The South Entrance

South Entrance Yellowstone

At the South Entrance  my Senior pass again allowed me entrance to the park. Moose Falls was just a short distance after the entrance. There’s a pull out so you can park and an easy trail to the top of the falls.  I grabbed the camera and wandered over to take a look. I had been told that the trail went to the bottom of the falls but I didn’t see it. Photos from the top would have to do for now. There was a nice water flow. I wonder what it’s like in the spring when you have the creek swollen with the snow melt.

Moose Falls near South Entrance


Crawfish CreekCrawfish Creek

The bridge over Crayfish Creek was visible from the top of the falls. Bridge over Crayfish Creek

Crawfish Creek must be affected by the geo thermal activity in the area because it’s temperature is unusually warm for a Wyoming mountain Stream. It’s these warm temperatures that make the waters a suitable habitat for the crawfish that give the Creek it’s name. The creek begins in the southern portion of the Yellowstone Volcanic area and feeds into the Lewis River.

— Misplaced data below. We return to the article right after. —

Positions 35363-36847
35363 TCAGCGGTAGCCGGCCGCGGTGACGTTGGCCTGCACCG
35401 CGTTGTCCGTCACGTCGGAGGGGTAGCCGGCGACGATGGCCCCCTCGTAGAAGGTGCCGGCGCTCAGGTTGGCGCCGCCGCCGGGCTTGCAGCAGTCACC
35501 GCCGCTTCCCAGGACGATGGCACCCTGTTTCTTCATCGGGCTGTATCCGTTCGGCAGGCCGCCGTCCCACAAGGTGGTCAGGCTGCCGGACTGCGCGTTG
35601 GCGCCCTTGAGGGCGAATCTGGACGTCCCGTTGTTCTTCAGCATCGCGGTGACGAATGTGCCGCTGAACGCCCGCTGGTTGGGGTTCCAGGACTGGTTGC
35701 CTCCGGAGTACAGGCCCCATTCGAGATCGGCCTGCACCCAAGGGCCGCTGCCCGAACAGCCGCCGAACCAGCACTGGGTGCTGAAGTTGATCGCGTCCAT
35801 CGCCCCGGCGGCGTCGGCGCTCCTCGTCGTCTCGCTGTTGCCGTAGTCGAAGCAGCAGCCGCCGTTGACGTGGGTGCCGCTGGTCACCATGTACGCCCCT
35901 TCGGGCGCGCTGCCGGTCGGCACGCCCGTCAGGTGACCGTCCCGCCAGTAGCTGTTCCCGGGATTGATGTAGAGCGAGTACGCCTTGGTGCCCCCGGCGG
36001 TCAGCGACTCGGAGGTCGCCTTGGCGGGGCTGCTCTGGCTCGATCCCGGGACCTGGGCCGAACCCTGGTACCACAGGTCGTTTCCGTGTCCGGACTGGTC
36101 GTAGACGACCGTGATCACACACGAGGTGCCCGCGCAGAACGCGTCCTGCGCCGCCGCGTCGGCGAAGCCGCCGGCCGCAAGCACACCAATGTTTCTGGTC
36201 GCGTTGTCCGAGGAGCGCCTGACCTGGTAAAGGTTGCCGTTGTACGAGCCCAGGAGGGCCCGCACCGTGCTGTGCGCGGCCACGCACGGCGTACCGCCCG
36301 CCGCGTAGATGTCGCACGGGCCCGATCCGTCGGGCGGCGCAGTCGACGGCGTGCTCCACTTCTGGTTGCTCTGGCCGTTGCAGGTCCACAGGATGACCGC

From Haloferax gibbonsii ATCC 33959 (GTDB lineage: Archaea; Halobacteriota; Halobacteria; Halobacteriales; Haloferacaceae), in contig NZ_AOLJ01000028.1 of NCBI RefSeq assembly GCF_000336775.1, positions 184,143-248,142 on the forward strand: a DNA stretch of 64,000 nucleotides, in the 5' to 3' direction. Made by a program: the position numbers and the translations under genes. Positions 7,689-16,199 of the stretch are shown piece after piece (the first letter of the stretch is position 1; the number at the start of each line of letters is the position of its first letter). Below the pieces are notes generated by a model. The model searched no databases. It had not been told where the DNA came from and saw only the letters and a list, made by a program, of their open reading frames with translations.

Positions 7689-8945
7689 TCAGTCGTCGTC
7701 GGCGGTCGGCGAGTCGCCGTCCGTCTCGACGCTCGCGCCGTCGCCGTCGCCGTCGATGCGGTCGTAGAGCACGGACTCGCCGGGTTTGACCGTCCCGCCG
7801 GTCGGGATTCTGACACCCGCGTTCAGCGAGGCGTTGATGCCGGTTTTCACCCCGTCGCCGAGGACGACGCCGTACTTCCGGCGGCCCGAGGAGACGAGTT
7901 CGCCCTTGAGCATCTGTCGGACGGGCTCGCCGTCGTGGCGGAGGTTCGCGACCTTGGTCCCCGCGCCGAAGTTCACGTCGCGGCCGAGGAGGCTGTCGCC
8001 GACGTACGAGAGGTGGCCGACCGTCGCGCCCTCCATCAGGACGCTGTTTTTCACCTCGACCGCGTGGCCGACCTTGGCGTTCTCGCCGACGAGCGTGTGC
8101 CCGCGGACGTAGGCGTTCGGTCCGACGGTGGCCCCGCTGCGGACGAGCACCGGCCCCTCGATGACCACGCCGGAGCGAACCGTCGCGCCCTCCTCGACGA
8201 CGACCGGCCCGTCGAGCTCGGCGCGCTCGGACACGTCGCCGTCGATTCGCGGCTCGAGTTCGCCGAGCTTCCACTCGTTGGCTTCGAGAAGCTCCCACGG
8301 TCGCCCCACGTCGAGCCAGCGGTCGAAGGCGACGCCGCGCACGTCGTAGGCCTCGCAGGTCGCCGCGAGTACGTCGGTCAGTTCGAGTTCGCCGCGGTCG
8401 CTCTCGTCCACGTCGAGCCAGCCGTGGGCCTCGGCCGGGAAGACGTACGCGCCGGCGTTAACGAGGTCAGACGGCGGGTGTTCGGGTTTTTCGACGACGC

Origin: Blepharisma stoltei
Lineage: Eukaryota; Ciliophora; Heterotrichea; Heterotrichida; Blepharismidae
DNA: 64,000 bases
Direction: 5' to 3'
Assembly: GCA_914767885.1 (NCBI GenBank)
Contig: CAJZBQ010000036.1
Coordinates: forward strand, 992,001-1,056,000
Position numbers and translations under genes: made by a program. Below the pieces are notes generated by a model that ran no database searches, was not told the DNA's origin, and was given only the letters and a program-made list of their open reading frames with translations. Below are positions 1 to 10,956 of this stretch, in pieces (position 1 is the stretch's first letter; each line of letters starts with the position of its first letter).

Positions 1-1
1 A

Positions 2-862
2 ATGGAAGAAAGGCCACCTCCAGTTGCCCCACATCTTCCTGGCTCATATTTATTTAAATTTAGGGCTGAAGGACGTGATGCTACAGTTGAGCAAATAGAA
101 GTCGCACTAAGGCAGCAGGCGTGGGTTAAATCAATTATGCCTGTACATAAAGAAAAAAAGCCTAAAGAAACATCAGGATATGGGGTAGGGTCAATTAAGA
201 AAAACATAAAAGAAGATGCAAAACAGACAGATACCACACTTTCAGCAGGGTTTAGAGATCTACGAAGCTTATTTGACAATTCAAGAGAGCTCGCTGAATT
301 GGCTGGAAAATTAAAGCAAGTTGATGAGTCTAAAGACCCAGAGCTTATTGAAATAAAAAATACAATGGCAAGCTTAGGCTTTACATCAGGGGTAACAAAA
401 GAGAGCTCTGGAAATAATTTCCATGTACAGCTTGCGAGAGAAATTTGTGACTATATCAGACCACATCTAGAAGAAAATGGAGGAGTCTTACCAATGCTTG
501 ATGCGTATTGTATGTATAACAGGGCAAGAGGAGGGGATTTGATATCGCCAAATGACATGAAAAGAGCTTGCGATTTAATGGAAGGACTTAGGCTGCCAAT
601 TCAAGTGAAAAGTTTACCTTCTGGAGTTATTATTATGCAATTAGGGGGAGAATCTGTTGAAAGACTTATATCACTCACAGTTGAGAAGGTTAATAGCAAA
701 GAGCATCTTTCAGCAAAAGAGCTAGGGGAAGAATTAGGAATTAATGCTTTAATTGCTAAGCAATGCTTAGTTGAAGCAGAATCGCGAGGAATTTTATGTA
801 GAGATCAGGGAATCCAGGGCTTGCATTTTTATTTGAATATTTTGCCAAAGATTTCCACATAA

The Lewis River and Canyon

Leaving Moose Falls I entered a portion of the park where the road was lined by tall straight pine. These are called lodge pole pines and are very common in this section of the park. My Gaperguide was explaining about the role the lodge pole pines play in the natural spread of fire and new growth throughout the park. Interesting but not really scenic. I was apparently driving along the Lewis River named for Meriweather Lewis of Lewis and Clark fame.  Gaperguide told me to watch for beavers and lodges but the tree growth was too dense to spot anything. Finally as I rounded a curve the vista opened up and I got my first look at Lewis Canyon.

Lewis Canyon Yellowstone


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